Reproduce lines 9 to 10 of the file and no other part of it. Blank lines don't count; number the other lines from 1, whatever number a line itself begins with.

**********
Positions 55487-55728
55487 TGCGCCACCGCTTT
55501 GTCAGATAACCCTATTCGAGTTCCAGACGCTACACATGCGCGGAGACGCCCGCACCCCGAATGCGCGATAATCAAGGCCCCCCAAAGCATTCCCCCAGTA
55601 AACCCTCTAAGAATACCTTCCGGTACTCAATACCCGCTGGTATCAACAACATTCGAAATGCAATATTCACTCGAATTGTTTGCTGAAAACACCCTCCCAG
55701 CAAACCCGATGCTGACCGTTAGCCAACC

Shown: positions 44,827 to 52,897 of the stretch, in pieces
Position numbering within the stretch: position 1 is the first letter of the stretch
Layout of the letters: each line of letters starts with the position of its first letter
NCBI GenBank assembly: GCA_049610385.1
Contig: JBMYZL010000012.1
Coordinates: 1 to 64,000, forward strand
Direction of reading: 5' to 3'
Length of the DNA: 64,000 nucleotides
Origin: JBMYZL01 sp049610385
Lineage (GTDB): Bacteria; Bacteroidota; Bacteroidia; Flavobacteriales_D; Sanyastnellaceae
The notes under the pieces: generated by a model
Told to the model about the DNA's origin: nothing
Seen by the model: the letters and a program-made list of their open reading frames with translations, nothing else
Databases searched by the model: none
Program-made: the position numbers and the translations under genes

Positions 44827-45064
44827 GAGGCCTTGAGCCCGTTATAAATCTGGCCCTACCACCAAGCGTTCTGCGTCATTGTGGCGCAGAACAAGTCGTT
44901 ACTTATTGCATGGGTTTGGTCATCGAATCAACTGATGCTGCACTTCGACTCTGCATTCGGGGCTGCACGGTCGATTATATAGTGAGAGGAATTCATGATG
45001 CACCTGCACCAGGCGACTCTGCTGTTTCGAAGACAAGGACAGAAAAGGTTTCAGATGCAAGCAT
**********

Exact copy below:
NCBI GenBank assembly: GCA_049610385.1
Contig: JBMYZL010000012.1